Eight delegates from the West Midlands travelled to Edinburgh on Friday to see how Scotland is tackling fuel poverty through its Warmer Homes Scotland scheme administered by Warmworks. We listened to staff working with the public, learned how installation of measures by sub-contractors is effectively managed, and reflected on how a well funded policy can deliver benefits to fuel poor householders. One delegate remarked, ‘…a first class operation that puts the customer experience at the heart of the journey.’
In Scotland, there’s a single point of contact for energy queries, including those about home heating. Managed by Home Energy Scotland, run by the Energy Savings Trust, a short survey is carried out with the householder during the initial inbound call. If appropriate, details are passed onto Warmworks or other agencies most suited to the caller’s circumstances to follow up. Should a caller decide to proceed. Warmworks carries out a full technical survey of the property before recommending measures to the householder.
The fact-finding mission included Matthew Rhodes (Chair, Energy Capital), Linda Forbes (Programme Manager, Energy Capital), Mike Leonard (CEO, Building Alliance), Rosemary Coyne (Co-ordinator, SHAP), Rachel Jones (Chief Executive, Act on Energy), Simon Ross (Director, Marches Energy Agency), Coral Tilling (Senior Energy Engineer, City of Wolverhampton Council), Derrick Taylor (Principal Carbon Officer, Birmingham City Council). Also pictured, from Warmworks, are Ross Armstrong (Managing Director) and Simon Kemp (Business Development Manager). We are grateful for them and their staff for an interesting and informative visit, which has given us much food for thought and sharpened our ambitions.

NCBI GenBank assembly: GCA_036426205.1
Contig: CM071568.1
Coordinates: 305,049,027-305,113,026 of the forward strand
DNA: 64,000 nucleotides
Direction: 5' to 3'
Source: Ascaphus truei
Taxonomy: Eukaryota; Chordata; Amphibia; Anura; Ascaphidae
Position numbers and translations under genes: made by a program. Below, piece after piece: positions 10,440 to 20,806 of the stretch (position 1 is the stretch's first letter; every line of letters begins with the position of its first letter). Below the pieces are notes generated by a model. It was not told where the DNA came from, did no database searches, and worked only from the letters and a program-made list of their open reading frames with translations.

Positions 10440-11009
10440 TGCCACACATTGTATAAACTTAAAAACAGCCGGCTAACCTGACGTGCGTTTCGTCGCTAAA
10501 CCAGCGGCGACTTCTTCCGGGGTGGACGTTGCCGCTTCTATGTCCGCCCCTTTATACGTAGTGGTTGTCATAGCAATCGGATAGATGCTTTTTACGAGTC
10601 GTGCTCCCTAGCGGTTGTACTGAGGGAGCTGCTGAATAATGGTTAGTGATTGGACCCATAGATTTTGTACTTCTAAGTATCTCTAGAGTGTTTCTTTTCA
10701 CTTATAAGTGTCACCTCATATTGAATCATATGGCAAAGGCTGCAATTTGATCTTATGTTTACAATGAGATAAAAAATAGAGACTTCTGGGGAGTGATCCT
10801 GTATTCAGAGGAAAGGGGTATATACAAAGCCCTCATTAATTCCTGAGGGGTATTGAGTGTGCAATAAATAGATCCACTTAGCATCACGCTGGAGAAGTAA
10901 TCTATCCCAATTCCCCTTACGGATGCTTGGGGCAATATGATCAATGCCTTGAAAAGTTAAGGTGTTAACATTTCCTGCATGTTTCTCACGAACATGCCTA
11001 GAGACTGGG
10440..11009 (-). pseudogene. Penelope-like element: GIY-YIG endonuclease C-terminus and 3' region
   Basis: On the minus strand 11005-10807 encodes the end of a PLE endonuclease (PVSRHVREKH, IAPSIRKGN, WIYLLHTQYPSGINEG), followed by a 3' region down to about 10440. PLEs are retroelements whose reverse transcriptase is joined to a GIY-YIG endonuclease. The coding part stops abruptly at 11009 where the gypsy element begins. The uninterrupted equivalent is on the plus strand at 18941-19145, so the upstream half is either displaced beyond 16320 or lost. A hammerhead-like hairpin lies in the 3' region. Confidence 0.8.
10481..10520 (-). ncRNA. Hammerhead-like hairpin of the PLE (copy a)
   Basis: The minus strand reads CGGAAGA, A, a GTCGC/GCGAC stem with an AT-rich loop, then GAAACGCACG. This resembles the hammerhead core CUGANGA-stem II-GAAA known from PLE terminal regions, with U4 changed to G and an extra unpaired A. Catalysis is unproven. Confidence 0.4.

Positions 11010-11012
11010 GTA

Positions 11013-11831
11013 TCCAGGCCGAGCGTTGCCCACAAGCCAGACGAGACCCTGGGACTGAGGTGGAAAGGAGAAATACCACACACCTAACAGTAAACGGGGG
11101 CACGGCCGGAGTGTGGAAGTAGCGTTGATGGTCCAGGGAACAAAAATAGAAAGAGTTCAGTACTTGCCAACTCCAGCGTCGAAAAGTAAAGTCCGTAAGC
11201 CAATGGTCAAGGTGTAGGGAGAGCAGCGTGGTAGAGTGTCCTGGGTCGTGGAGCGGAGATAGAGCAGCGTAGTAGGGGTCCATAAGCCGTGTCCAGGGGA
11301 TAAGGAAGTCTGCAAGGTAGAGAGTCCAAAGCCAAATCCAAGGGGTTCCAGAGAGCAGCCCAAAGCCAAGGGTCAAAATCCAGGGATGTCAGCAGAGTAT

Particular mention should be made of the communities strand of Warmworks’ delivery contract. Making work experience, apprenticeships, and other benefits available in the areas in which they work bears testament to their commitment to delivering better outcomes all round.
Addressing fuel poverty in Scotland is a huge challenge. But with Warmer Homes Scotland, and other interventions available e.g. HEEPS, HEEPS:ABS, and EESSH, progress is being made. These are accompanied by improvements in health and wellbeing. We hope some of the learning from north of the Border will inform programmes here in the West Midlands.